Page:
By Lauren Pagel
February 9, 2011
Last week, ProPublica reported on the continuing saga of the use and regulation of diesel fuel in hydraulic fracturing.
Now that a Congressional investigation has revealed that 32 million gallons of diesel fuel were used to frack wells in 19 states between 2005 and 2009, the oil and gas industry is backtracking on their past claims that they were no longer using diesel fuel. In fact, they are changing their tune entirely and saying that not only are they using diesel to fracture oil and gas wells, but that it s perfectly legal for them to do so.
Here on the Energy in Depth website (which is the mouthpiece for much industry rhetoric), it says, in relation to diesel use, the truth is, you won t find any of it in the solutions used during the hydraulic fracturing process...
Lee Fuller, the Executive Director of Energy In-Depth, previously told ProPublica that the use of diesel in hydraulic fracturing would trigger federal oversight by EPA under the SDWA.
February 9, 2011
As many around the US gather and consider the meaning of Thanksgiving and the plight of Native Americans today, Indigenous Peoples in much of the world continue to struggle with impacts of destructive mining projects -- including impacts on rights, water supply, and food security.
Just last week here in Lima, Peru, Indigenous Peoples gathered for the Indigenous Peoples Forum on Mining, Climate Change, and Well-being. Indigenous representatives from the Andes, the Amazon, and Central America discussed the impacts of mining and the climate crisis on their rights, culture, society, and the environment. Many reported on the harm mining has caused to their water quality and availability, and to their food sources.
By Alan Septoff
February 9, 2011
From the press release we sent out today with Nunamta Aulukestai and Bristol Bay Regional Seafood Development Association:
BRISTOL BAY, ALASKA, Feb. 9 -- Valentine's Day is the biggest holiday for sales of gold jewelry in the U.S., and these days, many love-struck sweethearts want to know where their gold comes from. This year leading jewelers, commercial fishermen and Alaska Natives all want to make sure it doesn't come from a monster open-pit mine that would threaten the world's largest wild salmon fishery.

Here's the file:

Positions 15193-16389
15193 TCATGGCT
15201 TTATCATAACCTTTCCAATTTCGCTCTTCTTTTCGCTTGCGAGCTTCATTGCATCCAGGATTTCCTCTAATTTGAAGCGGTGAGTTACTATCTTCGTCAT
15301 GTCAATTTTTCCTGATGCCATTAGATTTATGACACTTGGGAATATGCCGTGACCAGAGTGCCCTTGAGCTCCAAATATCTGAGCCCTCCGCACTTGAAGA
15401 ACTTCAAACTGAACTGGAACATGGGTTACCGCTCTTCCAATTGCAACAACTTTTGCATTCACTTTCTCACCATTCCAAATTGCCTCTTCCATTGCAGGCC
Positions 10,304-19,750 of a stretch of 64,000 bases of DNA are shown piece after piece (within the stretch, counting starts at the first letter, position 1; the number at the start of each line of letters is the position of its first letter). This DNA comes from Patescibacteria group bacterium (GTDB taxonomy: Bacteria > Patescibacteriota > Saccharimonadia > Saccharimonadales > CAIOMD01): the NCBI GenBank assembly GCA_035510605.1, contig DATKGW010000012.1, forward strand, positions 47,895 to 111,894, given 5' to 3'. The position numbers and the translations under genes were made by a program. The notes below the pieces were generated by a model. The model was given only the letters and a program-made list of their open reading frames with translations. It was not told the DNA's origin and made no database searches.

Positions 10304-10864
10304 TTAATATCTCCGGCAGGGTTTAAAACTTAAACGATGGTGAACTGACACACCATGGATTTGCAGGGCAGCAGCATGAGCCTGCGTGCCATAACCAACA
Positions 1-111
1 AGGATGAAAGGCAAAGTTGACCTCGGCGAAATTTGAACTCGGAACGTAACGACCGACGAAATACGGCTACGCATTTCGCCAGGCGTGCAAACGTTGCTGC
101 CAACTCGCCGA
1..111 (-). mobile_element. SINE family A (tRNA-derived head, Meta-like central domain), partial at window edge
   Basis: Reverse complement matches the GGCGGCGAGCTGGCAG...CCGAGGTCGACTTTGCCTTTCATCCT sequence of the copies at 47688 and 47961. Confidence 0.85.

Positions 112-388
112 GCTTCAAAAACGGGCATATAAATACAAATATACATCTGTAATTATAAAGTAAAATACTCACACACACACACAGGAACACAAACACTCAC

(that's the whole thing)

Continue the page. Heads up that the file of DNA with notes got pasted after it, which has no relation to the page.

Fifty-four jewelers, representing more than $5.75 billion in annual sales, have pledged not to use gold from the proposed Pebble Mine at the headwaters of Bristol Bay in Southwest Alaska. The mine, a project of Anglo American PLC of London and Northern Dynasty Minerals of Vancouver, B.C., would be the largest open-pit mine in North America, and generate up to 10 billion tons of toxic waste that would be disposed in the Bristol Bay watershed.
By Gwen Lachelt
February 8, 2011
The drilling industry s newest bill in the Colorado legislature, HB 1172 (which died yesterday in first committee), seems to be just the sort of bill that we would have supported. And if it were put into law and executed, without prejudice, we would have supported it. However, the enforcer of this bill is the Colorado Oil & Gas Conservation Commission (COGCC). While the commission has new members and a new mandate, we re worried the fox is still guarding the hen house.
In a nutshell, HB 1172 would have required --
February 7, 2011
But, there isn't, at least, not yet. That's why the wealthy Texans Dick Bass and William Herbert Hunt are proposing to develop a coal field that lies beneath the Chuit River, an extremely productive wild salmon watershed. On January 20th, more than 150 people attended a hearing in remote Kenai, Alaska to tell the State of Alaska that the commercial and subsistence salmon harvest make the Chuit River an 'unsuitable land' for an open-pit coal mine. Check out this great coverage in The Mudflats, including photos from the hearing and an outline of the comments. You can weigh in too; the deadline for comments if February 19th.